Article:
Dear Dr Nina: Is this PMS - or could I be perimenopausal?
Q I am 38 and have recently been experiencing more severe pre-menstrual tension than usual, and increased fatigue. I presumed I was too young for menopause but a friend suggested that I might be perimenopausal. Should I be tested for this and is there anything I can do about it?
Dr Nina replies: Premenstrual syndrome (PMS) is a collection of physical and /or emotional symptoms that start in the second half of the menstrual cycle and disappear once menstruation starts. For most women, symptoms are manageable and mild, but for an estimated 2pc to 5pc of women, symptoms are severe enough to cause significant disability.
There have been over 200 symptoms described. Common physical manifestations of PMS include: bloating, fluid retention, constipation or diarrhoea, headaches, nausea, muscle aches and pains, fatigue, weight gain, breast tenderness, skin changes, and a flare in cold sores or acne. Emotional symptoms include: crying spells, anxiety, depression, poor concentration, mood swings, irritability, disrupted sleep, reduced libido and food cravings. PMS is most common in women in their twenties and thirties but can occur at any age.
Perimenopause starts up to 10 years prior to the end of menstruation. During this time, periods may change or become more erratic. Hot flushes and urinary symptoms occur in some. Other menopausal type symptoms include vaginal dryness, skin changes, weight gain, and mood changes.
It is unlikely, but not impossible, that at 38 your symptoms are perimenopausal. Symptoms of perimenopause and PMS can be very similar. For PMS to be diagnosed, the symptoms must disappear with menstruation. If physical or emotional changes or fatigue are present throughout the month, then there may be a different diagnosis.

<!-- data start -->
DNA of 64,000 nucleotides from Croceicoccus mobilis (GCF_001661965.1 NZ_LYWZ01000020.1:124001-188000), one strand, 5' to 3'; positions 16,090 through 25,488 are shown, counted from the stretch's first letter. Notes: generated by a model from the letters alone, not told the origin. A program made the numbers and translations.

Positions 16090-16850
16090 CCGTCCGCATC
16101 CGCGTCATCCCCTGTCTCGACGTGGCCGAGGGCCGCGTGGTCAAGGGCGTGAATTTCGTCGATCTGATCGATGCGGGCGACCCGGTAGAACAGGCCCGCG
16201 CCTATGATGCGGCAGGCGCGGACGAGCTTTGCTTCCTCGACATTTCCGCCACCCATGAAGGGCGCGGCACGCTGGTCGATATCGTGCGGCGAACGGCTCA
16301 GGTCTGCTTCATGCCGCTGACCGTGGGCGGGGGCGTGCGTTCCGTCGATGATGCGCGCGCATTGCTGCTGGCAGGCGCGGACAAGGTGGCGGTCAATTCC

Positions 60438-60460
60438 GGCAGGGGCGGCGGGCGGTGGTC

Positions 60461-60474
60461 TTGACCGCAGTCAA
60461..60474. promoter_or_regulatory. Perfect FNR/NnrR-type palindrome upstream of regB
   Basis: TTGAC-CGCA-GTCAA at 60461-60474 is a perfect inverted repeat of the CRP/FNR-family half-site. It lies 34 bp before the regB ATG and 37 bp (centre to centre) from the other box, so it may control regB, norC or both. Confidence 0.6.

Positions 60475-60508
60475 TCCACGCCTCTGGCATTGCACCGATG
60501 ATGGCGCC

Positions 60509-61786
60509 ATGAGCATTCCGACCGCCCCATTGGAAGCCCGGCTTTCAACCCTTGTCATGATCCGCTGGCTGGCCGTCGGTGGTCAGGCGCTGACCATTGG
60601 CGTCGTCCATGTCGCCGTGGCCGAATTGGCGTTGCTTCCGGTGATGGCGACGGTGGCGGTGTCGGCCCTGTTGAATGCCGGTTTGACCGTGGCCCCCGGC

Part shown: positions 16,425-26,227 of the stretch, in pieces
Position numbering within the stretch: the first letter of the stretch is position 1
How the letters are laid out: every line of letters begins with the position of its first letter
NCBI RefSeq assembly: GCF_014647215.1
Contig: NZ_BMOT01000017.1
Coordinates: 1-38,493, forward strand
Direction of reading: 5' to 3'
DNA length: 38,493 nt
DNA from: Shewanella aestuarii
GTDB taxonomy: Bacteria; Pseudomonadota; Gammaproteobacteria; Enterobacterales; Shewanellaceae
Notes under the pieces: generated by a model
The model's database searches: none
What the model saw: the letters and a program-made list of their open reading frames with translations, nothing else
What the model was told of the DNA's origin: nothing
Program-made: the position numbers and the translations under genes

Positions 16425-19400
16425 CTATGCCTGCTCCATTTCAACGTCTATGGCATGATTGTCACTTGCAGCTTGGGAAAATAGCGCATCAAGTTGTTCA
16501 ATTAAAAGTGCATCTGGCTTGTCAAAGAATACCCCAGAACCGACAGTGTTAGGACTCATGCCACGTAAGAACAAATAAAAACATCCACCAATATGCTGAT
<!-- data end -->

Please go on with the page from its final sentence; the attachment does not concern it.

Perimenopause could be considered if this is the case. A simple blood test taken around day three of your menstrual cycle will help clarify the issue for you.
Regular exercise, a diet high in whole grains, fruit and vegetables, avoiding caffeine, salt, sugar and alcohol, and getting enough sleep (approx. eight hours) can all go a long way towards improving symptoms of PMS. Other possible remedies include yoga, meditation or relaxation, taking vitamins: E, B6/thiamine, and supplements of calcium with vitamin D, and magnesium.
Popular alternative remedies include evening primrose oil, chasteberry, ginger, dandelion, and raspberry leaf.
None of these remedies have proven effective in clinical trials. Their production is not regulated, and their safety or potency is not proven. Lifestyle is also important in perimenopause.
Phytoestrogens are a popular alternative remedy. Acupuncture can help in some women.
If you are experiencing symptoms that are affecting your quality of life, be they premenstrual or perimenopausal, talk to your GP, who can direct you towards a treatment plan that fits your needs.